As for the rest of your post: I AM distracted by the cleavage! Me, a straight, conservative female! It is not appropriate and does not make me respect the person wearing it! I shop at Brooks Bros. for my suits. I’d rather look professional in the office than like I just walked out of the club. I save the “other” attire for my own time, when I don’t have people looking to me to be professional. Women using their sexuality so blatantly earns them no respect. Unfortunately, women are doing so in increasing numbers. I’m currently a law student and it seems as if the new students have decided there is no dress code and the trendier the better. I worked at 2 banks previously with very conservative dress codes and know the proper way to dress…where did this get lost? Our law school had a forum on proper dress last year that bored me but it was probably new to others…this year they failed to have one and I think it was more needed than ever! I’ve seen more cheek cleavage from short dresses in the halls than I saw on a Saturday night in undergrad…
Furthermore, believing that such dress is inappropriate does not make the men chauvinistic and calling names does not reflect well on you, nor does it strengthen your case. Just as many articles have approached the topic poorly, so do you.

Standards

Sometimes there should be a critical analysis that escapes the usual gender discussions, especially with work attire. There is a degree of professional decorum expected in the courtroom. Unfortunately, to even address the topic one has to acknowledge that there are substantial cultural differences between the way men and women dress themselves and inherently advantages and disadvantages to the manner of dress. It goes without saying that people CAN be distracting when their manner of dress differs from accepted professional standards of the day. I see nothing wrong with society asking people to adhere to these standards in the courts. Given the seriousness of the work, something as silly as risqué dress could impact the outcome of a case. And courtroom cases shouldn't be determined by fashion sense.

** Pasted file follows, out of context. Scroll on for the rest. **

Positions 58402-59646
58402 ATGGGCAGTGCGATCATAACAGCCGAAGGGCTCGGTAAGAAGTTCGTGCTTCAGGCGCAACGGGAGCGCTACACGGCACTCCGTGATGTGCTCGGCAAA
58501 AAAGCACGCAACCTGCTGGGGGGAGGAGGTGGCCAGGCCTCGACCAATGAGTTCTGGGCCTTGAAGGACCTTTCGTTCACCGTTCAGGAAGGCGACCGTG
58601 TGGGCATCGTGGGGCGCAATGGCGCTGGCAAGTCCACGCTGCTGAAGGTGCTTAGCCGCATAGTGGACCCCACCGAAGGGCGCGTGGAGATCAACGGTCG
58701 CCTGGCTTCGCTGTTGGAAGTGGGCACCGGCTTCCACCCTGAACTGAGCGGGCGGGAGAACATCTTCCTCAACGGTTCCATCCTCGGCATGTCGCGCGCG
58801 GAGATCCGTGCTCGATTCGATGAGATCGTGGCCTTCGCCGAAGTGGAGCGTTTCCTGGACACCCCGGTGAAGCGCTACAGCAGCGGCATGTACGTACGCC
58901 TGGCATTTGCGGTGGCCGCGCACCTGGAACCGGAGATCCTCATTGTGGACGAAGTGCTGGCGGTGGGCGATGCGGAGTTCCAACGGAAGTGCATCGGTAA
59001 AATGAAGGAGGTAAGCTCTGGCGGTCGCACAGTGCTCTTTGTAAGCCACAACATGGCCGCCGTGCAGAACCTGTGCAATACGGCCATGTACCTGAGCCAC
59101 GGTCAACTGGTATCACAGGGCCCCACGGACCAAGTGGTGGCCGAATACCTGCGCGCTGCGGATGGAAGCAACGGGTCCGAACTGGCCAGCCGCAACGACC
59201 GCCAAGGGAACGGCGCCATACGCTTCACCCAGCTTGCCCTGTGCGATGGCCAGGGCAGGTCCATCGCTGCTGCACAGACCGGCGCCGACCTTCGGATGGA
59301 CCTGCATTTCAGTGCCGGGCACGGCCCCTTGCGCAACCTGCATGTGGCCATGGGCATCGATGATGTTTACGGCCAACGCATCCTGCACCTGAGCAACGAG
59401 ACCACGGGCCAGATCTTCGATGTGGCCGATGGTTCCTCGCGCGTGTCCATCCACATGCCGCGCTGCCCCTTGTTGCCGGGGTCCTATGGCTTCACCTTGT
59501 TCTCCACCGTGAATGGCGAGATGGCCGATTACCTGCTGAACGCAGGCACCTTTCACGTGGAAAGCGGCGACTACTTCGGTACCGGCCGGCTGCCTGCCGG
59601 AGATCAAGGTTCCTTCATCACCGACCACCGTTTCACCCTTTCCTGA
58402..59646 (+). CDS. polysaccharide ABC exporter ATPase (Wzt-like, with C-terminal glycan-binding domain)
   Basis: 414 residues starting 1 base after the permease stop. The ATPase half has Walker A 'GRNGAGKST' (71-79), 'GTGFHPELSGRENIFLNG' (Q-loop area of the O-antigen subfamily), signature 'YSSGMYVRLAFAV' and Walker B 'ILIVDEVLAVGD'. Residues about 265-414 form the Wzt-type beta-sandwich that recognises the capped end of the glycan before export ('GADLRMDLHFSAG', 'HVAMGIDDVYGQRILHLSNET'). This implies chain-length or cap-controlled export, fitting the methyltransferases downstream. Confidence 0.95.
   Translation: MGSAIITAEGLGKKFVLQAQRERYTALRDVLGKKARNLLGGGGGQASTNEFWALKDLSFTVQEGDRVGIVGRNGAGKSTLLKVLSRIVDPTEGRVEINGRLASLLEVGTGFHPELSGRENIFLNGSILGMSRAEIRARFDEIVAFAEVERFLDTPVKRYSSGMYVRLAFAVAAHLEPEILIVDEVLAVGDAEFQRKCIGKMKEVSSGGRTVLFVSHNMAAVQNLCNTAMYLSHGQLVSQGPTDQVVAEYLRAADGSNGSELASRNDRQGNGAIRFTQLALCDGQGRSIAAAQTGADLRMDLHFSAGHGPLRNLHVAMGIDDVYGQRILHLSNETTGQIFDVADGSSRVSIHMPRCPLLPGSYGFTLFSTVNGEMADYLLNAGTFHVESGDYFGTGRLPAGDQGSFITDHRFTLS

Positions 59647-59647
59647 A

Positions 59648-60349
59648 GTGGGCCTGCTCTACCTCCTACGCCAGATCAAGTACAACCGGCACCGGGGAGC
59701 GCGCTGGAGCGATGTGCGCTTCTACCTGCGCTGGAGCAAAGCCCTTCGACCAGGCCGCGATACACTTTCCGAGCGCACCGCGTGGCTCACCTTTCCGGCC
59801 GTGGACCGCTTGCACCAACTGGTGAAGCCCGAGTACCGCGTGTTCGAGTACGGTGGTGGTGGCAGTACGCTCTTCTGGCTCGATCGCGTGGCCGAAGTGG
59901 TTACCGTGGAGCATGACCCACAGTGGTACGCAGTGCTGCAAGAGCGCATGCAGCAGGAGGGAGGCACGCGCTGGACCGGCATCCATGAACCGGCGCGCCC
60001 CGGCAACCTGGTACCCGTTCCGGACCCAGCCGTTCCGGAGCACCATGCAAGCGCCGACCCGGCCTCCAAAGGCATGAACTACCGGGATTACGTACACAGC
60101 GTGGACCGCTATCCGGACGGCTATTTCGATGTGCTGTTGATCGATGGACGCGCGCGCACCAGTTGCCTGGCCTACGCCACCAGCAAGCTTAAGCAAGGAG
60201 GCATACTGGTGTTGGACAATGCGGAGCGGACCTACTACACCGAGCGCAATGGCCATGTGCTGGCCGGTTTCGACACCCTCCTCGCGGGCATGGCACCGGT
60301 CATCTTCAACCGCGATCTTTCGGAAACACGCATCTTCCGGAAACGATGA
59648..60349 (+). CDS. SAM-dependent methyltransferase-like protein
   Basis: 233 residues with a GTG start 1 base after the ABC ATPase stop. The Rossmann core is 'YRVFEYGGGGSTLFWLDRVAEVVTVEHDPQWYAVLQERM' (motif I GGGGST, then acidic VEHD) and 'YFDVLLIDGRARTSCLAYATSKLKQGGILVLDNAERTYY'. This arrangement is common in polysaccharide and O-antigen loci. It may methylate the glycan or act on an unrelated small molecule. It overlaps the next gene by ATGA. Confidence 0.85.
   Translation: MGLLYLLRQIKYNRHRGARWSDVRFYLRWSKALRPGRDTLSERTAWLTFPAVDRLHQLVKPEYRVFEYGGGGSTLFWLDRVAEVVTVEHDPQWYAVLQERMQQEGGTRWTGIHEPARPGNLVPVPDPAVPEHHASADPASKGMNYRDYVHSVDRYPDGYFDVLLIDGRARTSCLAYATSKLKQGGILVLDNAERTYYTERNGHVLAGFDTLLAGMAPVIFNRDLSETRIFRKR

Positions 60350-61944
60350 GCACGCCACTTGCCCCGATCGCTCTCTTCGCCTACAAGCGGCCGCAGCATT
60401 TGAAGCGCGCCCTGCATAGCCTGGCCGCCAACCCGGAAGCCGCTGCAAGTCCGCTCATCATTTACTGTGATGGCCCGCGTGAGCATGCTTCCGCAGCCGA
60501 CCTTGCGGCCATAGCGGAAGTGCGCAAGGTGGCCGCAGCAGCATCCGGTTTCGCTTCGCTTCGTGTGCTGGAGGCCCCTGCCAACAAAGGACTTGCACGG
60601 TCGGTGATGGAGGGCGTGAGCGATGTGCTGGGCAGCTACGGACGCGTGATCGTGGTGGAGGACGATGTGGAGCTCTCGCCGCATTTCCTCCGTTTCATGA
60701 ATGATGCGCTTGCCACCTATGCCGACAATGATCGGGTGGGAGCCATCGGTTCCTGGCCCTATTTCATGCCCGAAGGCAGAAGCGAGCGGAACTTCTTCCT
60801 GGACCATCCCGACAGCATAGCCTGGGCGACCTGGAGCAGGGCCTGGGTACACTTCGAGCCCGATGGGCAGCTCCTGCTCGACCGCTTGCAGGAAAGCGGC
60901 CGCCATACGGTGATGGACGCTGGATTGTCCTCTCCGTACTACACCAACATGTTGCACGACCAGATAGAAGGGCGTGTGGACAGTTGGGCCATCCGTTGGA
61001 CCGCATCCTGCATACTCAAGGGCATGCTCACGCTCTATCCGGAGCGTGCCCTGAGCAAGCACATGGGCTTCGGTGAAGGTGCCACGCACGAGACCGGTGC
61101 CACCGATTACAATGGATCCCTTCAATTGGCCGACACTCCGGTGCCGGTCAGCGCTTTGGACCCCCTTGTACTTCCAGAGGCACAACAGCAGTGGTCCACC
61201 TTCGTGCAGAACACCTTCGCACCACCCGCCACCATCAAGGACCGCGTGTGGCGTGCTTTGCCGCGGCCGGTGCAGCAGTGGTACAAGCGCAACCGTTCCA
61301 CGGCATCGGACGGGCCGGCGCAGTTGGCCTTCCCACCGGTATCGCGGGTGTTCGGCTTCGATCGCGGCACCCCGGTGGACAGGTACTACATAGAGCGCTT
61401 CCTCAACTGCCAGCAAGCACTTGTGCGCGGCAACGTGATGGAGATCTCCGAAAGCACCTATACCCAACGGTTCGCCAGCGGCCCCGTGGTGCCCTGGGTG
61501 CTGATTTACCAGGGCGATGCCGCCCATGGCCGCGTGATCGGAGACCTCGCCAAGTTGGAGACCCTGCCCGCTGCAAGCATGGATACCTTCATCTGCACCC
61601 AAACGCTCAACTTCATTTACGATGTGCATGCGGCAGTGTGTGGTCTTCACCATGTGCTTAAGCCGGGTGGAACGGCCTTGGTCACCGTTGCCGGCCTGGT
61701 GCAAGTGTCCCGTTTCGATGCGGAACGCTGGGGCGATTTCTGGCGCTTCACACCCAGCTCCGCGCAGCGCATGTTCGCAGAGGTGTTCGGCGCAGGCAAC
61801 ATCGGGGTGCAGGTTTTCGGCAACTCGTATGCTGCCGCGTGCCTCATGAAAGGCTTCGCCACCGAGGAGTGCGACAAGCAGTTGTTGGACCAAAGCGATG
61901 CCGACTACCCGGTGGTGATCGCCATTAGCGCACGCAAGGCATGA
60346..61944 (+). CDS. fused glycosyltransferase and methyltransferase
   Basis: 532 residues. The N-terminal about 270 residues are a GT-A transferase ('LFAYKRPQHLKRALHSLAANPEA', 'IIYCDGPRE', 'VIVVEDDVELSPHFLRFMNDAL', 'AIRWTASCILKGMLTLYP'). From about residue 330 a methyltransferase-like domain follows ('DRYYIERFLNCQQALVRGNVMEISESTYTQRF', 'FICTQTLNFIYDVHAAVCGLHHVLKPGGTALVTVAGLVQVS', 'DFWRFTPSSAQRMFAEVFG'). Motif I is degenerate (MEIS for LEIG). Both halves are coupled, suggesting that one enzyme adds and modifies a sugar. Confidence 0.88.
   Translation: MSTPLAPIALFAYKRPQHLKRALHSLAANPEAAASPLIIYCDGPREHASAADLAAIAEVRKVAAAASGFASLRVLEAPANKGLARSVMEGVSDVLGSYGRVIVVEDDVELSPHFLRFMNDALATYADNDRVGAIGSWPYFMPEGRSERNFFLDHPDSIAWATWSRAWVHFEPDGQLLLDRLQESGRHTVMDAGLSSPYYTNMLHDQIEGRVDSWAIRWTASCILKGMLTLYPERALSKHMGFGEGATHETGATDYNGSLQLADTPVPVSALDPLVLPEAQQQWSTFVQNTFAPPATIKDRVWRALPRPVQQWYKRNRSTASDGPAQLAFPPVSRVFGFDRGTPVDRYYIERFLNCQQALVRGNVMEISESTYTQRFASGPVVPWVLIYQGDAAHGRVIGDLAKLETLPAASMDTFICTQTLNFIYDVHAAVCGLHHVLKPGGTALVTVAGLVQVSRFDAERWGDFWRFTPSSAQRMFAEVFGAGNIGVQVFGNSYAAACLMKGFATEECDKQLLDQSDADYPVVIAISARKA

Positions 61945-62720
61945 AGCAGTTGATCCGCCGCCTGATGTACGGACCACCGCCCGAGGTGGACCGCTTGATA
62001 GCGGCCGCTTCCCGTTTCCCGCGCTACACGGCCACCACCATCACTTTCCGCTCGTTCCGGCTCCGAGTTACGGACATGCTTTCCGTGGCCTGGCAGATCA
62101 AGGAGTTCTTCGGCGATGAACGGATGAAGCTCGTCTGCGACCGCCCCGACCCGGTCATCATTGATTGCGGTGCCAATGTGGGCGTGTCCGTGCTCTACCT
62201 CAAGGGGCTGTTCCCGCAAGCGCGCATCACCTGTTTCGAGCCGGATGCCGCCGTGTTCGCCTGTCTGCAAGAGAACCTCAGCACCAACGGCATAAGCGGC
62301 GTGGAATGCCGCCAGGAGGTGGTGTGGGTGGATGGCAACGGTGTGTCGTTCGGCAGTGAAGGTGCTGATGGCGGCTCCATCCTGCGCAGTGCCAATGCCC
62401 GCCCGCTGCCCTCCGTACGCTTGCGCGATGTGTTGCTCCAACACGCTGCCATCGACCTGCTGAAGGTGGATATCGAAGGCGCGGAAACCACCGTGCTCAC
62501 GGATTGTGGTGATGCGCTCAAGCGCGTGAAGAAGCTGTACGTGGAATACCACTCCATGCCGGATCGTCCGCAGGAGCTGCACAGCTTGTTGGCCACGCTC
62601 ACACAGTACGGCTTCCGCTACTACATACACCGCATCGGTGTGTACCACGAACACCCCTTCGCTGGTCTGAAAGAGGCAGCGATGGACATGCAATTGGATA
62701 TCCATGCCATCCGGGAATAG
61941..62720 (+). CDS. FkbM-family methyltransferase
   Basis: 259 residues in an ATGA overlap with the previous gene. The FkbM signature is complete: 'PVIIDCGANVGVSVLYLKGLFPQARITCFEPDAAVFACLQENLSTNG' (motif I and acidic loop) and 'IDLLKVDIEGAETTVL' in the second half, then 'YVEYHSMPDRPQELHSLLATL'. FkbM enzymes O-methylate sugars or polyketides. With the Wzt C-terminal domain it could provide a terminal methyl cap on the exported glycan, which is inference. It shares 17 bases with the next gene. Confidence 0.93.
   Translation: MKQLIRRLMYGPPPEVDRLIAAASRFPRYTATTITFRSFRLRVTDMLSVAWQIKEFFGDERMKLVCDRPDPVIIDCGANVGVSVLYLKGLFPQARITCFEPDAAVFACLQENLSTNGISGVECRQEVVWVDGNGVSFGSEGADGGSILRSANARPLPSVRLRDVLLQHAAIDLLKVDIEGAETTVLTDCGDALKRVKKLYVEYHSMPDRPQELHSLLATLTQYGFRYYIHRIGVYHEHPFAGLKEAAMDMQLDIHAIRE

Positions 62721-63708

Nice. I'm glad you posted

Nice. I'm glad you posted this.

Notice how many of the people questioning this are law students who've never even been in court (and can't seem to figure out how to post only one comment)? Like I said, at least here in Portland, this is bulllllshit. The fashion police should definitely be out, but not for dressing too hip or risque.

And I'm sorry, but anybody your grandfather's age who says, "blouses so short there's no way the judges wouldn't look," IS BEING TOTALLY CREEPY. You women may be more forgiving, but trust me: maybe you have to look, but you don't have to tell the woman in front of you that you're looking. That's the creep line. Just crossed it. Bam!

And why the hell can't I show some skin? It's hot out. I'd like to wear a slim little linen suit with one button too many undone and no tie, but the sexist Uniform Trial Court Rules aren't letting me flash my assets to the jury.

Sure, you can want to wear

Sure, you can want to wear one button too many undone, but do so knowing that it is just not professional. It isnt sexist, if a man had one too many buttons undone he'd look equally bad, but men tend to pull this less.

You can be hip, you can be comfortable, and you can look sexy AND dress appropriately. They arent mutually exclusive.

As per the creep factor: I find your comment a little ageist and ridiculous, because while it is rude and inappropiate to tell the woman in front of you that you're looking, that it's not what was going on in the article.

Does it mean that her sexy

Does it mean that her sexy look may influence someone's decision? I'm not sure I'd like to see someone in ceremonial robes like the old days... Nevertheless, I remember the time when pants suits were considered inappropriate for women in federal court, but I think mini skirts isn't a good idea too. Court isn't a men's paradise yet!